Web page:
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A woman colleague and I were arguing about gender equality when the Supreme Court made this impactful observation: “The structures of our society have been created by males and for males." I still fancied my chances of winning the argument, but then came the 2021 WEF Global Gender Gap report, which confirmed its 2016 finding of a decline in worldwide progress towards gender parity. That sealed the debate in favour of my colleague.

Over 2.8 billion women are legally restricted from having the same choice of jobs as men. As many as 104 countries still have laws preventing women from working in specific jobs, 59 countries have no laws on sexual harassment in the workplace, and it is astonishing that a handful of countries still allow husbands to legally stop their wives from working. Globally, women’s participation in the labour force is estimated at 63% (as against 94% of men who participate), but India’s is at a dismal 25% or so currently. Most women are in informal and vulnerable employment—domestic help, agriculture, etc—and are always paid less than men. Recent reports from Assam suggest that women workers in plantations are paid much less than men and never promoted to supervisory roles. The gender wage gap is about 24% globally, and women have lost far more jobs than men during lockdowns. The problem of gender disparity is compounded by hurdles put up by governments, society and businesses: unequal access to social security schemes, banking services, education, digital services and so on, even as a glass ceiling has kept leadership roles out of women’s reach.

Yes, many governments and businesses had been working on parity before the pandemic struck. But the global gender gap, defined by differences reflected in the social, political, intellectual, cultural and economic attainments or attitudes of men and women, will not narrow in the near future without all major stakeholders working together on a clear agenda—that of economic growth by inclusion. The WEF report estimates 135 years to close the gap at our current rate of progress based on four pillars: educational attainment, health, economic participation and political empowerment. India has slipped from rank 112 to 140 in a single year, confirming how hard women were hit by the pandemic. Pakistan and Afghanistan are the only two Asian countries that fared worse.

We in business can play a major role in supporting the government in driving inclusion. We can learn from global companies that have seen a positive impact. Companies with greater female representation have achieved better productivity, customer retention and profitability, say studies. We need to get our chief human resource officers to act swiftly on this.

Here are a few things we must do:

One, frame policies for equal-opportunity employment. Use technology and artificial intelligence to eliminate biases of gender, caste, etc, and select candidates at all levels on merit. Numerous surveys indicate that women in general have a better chance of landing jobs if their gender is not known to recruiters.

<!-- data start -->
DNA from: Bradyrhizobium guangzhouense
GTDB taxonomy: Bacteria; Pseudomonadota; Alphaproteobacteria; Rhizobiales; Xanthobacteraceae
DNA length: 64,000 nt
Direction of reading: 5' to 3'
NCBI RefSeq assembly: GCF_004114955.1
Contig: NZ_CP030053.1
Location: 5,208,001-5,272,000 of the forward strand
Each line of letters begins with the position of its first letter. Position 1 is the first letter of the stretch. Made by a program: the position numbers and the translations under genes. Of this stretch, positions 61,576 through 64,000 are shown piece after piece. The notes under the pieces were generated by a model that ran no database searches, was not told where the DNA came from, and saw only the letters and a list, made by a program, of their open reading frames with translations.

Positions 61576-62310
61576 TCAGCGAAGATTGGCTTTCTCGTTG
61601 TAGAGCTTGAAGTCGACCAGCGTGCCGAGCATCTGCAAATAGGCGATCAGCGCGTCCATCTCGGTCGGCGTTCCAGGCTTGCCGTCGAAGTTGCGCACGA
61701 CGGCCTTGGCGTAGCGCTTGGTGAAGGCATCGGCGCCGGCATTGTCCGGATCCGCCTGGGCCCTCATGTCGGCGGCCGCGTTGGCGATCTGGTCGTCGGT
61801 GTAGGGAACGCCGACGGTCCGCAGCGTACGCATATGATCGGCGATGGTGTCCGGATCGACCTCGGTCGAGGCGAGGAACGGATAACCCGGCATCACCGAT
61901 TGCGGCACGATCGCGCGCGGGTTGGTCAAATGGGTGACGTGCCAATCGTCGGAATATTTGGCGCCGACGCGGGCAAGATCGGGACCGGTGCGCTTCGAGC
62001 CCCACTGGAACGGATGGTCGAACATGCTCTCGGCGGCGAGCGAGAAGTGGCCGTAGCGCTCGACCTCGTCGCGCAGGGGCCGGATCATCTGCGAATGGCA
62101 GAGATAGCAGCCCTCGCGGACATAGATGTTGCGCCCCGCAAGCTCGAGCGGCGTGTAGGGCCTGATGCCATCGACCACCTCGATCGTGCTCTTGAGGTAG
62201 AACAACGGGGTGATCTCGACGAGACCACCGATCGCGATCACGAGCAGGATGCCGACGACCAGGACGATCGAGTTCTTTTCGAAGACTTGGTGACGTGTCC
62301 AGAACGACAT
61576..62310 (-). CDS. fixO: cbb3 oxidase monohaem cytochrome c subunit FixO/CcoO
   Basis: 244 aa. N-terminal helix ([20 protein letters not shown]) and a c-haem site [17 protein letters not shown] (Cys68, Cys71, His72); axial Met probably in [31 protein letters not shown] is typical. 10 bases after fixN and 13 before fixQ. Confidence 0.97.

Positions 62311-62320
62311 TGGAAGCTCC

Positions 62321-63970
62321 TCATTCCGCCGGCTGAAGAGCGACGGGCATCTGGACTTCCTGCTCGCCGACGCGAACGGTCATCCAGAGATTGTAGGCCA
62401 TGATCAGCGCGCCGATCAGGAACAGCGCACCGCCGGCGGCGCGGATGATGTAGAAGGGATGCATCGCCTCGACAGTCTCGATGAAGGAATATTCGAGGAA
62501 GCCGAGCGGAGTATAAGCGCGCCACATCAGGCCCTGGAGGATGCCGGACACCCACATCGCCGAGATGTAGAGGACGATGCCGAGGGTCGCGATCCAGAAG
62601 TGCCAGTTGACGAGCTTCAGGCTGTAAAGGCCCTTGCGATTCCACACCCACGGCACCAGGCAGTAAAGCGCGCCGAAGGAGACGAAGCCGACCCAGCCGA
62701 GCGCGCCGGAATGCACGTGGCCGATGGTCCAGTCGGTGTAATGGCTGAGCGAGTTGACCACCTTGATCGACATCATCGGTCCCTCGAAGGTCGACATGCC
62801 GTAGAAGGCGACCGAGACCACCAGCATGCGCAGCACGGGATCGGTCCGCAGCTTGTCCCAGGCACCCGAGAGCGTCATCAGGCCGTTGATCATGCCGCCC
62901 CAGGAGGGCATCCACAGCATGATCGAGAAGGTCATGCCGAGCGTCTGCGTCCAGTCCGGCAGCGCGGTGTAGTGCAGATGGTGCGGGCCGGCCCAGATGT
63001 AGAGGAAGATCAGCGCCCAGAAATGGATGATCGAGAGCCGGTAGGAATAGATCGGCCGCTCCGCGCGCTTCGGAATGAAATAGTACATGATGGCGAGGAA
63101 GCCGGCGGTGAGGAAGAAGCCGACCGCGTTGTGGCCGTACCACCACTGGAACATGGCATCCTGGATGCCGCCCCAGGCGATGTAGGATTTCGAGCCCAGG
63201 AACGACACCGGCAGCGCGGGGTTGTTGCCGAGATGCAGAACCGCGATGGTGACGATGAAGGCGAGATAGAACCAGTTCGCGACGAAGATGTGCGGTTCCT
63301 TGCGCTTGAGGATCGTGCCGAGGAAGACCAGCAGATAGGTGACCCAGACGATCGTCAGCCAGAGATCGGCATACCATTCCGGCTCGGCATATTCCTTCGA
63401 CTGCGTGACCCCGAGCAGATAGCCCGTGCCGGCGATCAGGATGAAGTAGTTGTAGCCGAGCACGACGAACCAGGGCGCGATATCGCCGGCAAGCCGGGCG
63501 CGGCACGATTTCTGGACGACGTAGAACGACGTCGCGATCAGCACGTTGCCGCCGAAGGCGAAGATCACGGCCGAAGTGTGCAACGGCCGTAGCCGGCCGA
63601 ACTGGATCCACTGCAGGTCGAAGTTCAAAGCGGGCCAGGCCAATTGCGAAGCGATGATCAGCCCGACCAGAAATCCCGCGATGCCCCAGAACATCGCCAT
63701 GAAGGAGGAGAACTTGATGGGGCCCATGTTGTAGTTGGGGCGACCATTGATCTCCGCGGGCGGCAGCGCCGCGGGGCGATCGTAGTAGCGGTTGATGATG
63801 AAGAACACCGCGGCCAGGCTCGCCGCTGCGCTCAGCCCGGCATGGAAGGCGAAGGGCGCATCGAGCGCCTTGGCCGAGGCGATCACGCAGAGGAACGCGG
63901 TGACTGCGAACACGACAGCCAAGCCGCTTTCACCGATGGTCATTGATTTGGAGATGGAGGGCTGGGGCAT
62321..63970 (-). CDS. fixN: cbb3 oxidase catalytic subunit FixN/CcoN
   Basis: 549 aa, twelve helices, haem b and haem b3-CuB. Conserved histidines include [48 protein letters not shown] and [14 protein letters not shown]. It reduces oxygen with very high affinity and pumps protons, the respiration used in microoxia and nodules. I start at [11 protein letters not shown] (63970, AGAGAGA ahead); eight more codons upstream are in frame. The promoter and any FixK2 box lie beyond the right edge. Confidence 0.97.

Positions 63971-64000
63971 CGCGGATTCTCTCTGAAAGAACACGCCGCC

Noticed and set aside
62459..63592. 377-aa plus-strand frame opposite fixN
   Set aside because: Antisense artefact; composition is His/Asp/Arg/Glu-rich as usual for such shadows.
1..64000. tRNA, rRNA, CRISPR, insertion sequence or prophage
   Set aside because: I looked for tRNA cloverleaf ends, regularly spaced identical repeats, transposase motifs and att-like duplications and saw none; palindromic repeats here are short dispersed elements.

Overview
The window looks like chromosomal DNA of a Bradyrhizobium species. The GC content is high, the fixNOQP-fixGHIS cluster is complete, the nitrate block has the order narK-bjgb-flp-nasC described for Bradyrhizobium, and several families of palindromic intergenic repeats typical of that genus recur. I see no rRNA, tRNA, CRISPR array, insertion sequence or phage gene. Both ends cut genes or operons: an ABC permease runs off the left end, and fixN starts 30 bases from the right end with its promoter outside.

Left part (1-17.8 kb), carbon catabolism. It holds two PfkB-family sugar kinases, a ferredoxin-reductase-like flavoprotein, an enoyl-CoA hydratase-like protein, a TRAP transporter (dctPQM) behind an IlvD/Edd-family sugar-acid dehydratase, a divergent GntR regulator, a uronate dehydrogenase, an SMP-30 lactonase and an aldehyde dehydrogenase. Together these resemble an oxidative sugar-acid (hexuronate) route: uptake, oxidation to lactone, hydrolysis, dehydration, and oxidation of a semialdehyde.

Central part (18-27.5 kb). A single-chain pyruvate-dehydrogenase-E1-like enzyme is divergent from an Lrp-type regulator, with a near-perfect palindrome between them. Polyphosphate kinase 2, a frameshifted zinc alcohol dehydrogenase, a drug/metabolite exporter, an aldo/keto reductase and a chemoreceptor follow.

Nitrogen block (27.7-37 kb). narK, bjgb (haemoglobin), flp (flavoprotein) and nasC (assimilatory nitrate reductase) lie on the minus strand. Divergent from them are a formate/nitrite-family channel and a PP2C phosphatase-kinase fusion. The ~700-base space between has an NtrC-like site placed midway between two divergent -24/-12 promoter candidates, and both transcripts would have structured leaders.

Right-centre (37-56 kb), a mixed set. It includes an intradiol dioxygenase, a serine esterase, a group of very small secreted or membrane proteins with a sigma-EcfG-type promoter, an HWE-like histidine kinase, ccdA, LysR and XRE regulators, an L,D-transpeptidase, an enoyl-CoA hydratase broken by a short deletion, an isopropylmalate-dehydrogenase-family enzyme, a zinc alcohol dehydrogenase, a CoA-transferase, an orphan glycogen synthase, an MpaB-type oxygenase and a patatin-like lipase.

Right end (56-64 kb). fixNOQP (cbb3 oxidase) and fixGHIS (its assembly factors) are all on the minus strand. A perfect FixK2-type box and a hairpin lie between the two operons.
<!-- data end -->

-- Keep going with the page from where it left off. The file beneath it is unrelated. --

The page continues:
Two, foster a culture of gender sensitivity. Take a review of current policies and move from gender-neutral to gender-sensitive. Encourage and insist on diversity and inclusion at all levels, and promote more women internally to leadership roles. Demolish silos to let women grab potential opportunities in hitherto male-dominant roles. Work-from-home has taught us how efficiently women can manage flex-timings and productivity.

Three, deploy corporate social responsibility (CSR) funds for the education and skilling of women and girls at the bottom of the pyramid. CSR allocations to toilet building, the PM-Cares fund and firms’ own trusts could be re-channelled for this.

Four, get more women into research and development (R&D) roles. A study of over 4,000 companies found that more women in R&D jobs resulted in radical innovation. It appears women score far higher than men in championing change. If you seek growth from affordable products and services for low-income groups, women often have the best ideas.

Five, break barriers to allow progress. Cultural and structural issues must be fixed. Unconscious biases and discrimination are rampant even in highly-esteemed organizations. Establish fair and transparent human resource policies.

Six, get involved in local communities to engage them. As Michael Porter said, it is not possible for businesses to sustain long-term shareholder value without ensuring the welfare of the communities they exist in. It is in the best interest of enterprises to engage with local communities to understand and work towards lowering cultural and other barriers in society. It will also help connect with potential customers, employees and special interest groups driving the gender-equity agenda and achieve better diversity.

In the end, business leaders with a conscience can achieve far more than governments can, by influencing policymakers and also by walking the talk of empowering women. It makes eminent business sense, as my colleague had argued (and won)—if only we all think about and act on it.

M. Muneer is co-founder of non-profit Medici Institute

Chitra Talwar contributed to this column.

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